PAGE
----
He was awake but trying to open his eyes was painful. Perhaps it was the bright hospital lights, the bruising on his cheek or the fresh stitches just above his left eyebrow. Having been drifting in and out of consciousness for several hours, the fair-haired eight-year-old was not yet aware of where he was or why. Peter managed to open his right eye enough to see his mother looking over him. She placed his plastic model Chewbacca in his hand and gently squeezed it. He couldn’t find the strength to reciprocate.

‘Oh my poor baby, you’re awake.’ She was smiling through her tears. ‘I’m so sorry. I’m so so sorry.’

‘Wh…’ he could barely manage more than to purse his lips. ‘Is he…’

Peter couldn’t picture the events of that morning, or remember what had caused his father’s rage this time. But he could remember the fear. Had it been his school uniform was too scruffy? Had he not done his homework? Maybe he’d been caught skipping PE?

‘He won’t touch you again, my beautiful boy.’ She gently stroked the side of his face which had been spared. ‘The police have him now and the doctors have you. They’ll put you back together they will.’

‘The P… Po…?’

‘It’ll be just us from now on, no one else,’ she said nodding, her eyes red and shimmering. She kissed his hand, the bottom of her perm gently brushing his arm.

Peter could feel his body aching but he felt calm and content. The fear was just a memory now. He looked over and saw a doctor speaking to another child in the bed next to his. When she’d finished speaking she came over to his bedside. Her face was serious and yet kind. Here he was safe.

*

Gianni checked his watch; it was just after 10AM. Excellent; another three hours before his meeting. Time for a shower and maybe grab a coffee. Well this had been an eventful journey. He made a sport out of trying to engage strangers on flights or long train journeys, particularly pretty, young women like Marta. He was happily married but always thought enjoying a couple of hours of their company was perfectly acceptable. With Czechs and Austrians he found this particularly fun as typically they’d avoid eye contact and conversation if at all possible. Today had been quite different. He felt some pride in helping this poor young mother in her hour of need. Since she’d found out the boy had survived his most recent brush with death, she’d been in better spirits.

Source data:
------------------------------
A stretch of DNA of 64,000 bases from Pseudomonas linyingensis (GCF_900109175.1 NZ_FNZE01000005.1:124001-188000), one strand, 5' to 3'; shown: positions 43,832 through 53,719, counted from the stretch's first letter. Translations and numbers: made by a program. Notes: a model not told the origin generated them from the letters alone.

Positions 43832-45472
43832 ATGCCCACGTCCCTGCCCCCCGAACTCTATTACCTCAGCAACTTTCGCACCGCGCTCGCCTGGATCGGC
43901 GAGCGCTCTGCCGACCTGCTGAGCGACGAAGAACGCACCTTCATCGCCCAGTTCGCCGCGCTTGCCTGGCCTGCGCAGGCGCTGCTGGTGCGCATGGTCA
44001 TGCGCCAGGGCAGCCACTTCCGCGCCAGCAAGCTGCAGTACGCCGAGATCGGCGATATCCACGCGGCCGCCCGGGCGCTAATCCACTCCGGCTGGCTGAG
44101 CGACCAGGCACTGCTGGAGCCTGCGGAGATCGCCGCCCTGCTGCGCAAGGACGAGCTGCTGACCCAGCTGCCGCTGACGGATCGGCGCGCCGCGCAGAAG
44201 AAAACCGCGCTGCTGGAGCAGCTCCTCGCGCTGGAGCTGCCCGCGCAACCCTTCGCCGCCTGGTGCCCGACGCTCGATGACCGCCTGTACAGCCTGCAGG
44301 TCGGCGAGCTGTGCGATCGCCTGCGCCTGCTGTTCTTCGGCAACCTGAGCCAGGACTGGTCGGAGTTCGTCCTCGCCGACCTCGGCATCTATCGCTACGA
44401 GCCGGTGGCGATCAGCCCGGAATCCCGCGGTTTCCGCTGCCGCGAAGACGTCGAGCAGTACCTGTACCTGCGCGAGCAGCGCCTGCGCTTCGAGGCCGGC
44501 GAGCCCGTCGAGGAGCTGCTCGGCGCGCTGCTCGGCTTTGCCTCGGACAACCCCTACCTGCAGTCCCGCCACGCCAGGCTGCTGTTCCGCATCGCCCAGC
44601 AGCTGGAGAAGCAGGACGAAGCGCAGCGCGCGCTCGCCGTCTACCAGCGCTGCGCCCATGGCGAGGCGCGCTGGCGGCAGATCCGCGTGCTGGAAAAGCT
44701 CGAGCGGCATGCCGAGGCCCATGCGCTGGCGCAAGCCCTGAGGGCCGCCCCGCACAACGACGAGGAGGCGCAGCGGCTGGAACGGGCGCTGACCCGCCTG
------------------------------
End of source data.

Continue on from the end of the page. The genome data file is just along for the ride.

‘Thank you again for doing this. You didn’t have to,’ Marta thanked Gianni.

‘It is not any problem my dear. Anything I can do to help. It’s a difficult day.’

As Gianni had a driver booked he insisted Marta came with him, although she needed little persuading. He’d calmly talked her through her panic attack and they’d both talked each other through the stomach-churning, windy landing. Peter had called her as soon as they’d landed. The initial flood of relief had given way to irritation with him. She was the one who had had to endure this from afar, unable to comfort Kuba through his horrendous ordeal. Instead she felt it was him who needed supporting through this. She’d always thought he would make an amazing Dad, more sensitive and caring than her Czech, male contemporaries. And in his own way he was, however, managing him took as much effort as raising their son. If she ever lost her temper with Kuba, after ten minutes he was usually as good as gold again. Shouting at Peter would have to be followed by hours or sometimes days of reassuring him she didn’t really mean it. She was able to keep the conversation shorter with the excuse it was rude to Gianni to spend the whole journey on the phone, although of course he wouldn’t have minded.